Every two years, Duke Energy has to file a “Carbon Plan and Integrated Resource Plan,” or CPIRP, for approval by the NCUC, outlining its forecasted load, along with a plan to meet that load for its customers in the Carolinas and achieve the state’s carbon pollution reduction requirements. Similarly, every three years, Duke has to file an Integrated Resource Plan (IRP) for approval by the South Carolina Public Service Commission (PSC). In 2023, those two requirements aligned, and Duke filed the same plan in both states in August (In NC in Docket E-100 Sub 190, in SC in Dockets 2023-8-E and  2023-10-E. However, Duke came back to both Commissions just a few months later with an update: the utility reported that it had under-estimated near-term load growth. In January 2024, Duke updated its proposed plans with both Commissions based on higher load growth projections.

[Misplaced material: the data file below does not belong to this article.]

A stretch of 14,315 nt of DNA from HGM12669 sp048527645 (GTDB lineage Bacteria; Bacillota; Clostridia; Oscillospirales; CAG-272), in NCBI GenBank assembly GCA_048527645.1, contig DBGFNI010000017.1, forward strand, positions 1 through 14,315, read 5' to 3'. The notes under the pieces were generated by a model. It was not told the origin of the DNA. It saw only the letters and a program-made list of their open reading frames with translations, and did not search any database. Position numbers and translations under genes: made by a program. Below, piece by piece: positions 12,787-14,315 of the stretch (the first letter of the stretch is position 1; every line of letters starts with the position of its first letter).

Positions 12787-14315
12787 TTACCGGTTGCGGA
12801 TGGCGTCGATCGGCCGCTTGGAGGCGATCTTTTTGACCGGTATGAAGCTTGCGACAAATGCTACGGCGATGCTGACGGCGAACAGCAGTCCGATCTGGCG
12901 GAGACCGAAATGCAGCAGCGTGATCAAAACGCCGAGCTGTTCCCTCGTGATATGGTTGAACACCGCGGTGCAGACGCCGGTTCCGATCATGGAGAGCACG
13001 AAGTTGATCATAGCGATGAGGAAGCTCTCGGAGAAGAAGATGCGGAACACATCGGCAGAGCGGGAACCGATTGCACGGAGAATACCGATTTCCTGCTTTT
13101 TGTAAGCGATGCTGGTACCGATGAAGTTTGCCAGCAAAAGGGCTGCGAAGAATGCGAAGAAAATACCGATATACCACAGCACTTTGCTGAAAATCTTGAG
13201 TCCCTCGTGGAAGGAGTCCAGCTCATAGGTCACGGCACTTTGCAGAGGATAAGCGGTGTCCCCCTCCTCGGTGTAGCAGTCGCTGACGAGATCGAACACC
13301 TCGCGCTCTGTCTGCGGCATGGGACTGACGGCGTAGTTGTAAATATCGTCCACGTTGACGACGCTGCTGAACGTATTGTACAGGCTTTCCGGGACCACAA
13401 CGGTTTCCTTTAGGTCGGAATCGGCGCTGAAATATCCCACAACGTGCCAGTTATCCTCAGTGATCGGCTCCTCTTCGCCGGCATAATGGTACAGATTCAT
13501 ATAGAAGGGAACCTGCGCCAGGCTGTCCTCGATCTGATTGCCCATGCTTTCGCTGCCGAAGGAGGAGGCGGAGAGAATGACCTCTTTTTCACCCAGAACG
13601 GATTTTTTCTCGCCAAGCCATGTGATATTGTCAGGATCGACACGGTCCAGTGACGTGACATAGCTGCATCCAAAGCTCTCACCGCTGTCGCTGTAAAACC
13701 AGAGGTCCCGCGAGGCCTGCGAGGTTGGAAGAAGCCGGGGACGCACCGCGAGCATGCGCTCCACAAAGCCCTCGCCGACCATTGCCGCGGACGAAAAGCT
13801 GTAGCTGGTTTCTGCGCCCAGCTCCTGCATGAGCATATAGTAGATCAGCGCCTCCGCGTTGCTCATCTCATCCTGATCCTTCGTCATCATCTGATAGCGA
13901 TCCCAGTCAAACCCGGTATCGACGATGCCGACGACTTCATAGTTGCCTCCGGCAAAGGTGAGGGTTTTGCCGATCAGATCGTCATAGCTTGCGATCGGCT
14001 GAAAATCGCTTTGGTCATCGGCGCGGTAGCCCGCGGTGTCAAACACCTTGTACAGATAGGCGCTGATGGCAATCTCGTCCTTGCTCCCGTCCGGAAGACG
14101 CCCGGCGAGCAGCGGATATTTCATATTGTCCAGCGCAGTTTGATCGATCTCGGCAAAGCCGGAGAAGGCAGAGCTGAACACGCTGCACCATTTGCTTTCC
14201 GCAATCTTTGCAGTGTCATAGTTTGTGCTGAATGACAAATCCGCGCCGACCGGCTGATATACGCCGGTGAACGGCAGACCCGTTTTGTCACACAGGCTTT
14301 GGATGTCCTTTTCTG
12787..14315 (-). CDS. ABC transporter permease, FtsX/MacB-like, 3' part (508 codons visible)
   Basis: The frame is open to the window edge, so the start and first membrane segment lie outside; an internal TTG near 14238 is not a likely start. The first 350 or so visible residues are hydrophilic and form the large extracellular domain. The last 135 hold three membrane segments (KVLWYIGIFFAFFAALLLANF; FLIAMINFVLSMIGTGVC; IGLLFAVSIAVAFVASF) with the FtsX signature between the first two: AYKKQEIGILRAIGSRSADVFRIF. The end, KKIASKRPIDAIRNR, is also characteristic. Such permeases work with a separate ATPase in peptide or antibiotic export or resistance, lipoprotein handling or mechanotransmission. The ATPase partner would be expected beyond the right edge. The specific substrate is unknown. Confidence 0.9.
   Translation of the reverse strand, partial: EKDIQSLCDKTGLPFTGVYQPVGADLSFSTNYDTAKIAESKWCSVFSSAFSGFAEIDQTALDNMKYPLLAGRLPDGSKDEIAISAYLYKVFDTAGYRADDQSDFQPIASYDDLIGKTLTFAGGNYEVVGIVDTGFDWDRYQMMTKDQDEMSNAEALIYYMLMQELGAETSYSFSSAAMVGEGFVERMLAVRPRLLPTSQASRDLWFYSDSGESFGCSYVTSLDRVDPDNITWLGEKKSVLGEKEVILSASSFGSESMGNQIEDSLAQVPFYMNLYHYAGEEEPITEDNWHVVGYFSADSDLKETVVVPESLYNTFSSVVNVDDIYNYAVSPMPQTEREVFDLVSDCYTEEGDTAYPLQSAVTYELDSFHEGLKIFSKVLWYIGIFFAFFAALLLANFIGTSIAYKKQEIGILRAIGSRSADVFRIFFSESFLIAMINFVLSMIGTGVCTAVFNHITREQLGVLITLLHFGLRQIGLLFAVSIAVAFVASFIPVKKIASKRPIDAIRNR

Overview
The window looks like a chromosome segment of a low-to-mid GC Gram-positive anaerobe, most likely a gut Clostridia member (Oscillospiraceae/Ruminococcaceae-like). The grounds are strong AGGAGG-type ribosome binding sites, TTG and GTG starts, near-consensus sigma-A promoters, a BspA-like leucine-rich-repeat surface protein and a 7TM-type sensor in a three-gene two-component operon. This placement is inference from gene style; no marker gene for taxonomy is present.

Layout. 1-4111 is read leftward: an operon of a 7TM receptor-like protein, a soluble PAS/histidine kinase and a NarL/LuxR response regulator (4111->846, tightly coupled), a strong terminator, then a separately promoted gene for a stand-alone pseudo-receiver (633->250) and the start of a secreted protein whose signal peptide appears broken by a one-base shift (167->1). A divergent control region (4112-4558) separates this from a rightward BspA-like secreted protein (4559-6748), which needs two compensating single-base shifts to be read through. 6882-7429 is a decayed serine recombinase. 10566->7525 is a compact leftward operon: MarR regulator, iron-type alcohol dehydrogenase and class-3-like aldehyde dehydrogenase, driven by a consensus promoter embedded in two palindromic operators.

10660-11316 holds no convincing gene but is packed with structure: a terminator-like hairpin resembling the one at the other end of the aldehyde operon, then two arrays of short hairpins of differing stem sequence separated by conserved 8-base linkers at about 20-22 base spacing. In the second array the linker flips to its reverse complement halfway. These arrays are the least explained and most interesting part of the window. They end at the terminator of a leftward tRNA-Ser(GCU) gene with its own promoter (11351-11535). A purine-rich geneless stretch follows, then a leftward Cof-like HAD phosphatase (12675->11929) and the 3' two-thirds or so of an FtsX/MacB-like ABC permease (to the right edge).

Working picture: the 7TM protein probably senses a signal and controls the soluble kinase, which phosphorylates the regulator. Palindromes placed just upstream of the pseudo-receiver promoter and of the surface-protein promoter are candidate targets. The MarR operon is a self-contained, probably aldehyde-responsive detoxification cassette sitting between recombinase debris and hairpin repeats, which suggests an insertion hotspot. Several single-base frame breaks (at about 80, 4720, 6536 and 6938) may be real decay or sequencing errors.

The CPIRP and IRP are key steps to deciding what resources Duke will develop, including large-scale generation projects, renewable energy contracts, and demand-side programs. Organizations and companies can intervene at these Commissions, meaning can present arguments in support of or critical of Duke’s plan, with an aim of the Commission making a well-informed decision for a reasonable resource plan. SACE and co-intervenors submitted testimony from four experts:

  • Maria Roumpani provided testimony on risks associated with Duke’s plan and ways that Duke’s modeling favors new gas resources;
  • Jake Duncan’s testimony focuses on the need to incorporate consideration of distributed resources;
  • Jim Wilson provided testimony on problems with Duke’s load forecast and resource adequacy study;
  • Michael Goggin’s testimony showcases the need for better transmission planning and improvements to the process for interconnecting of clean energy resources.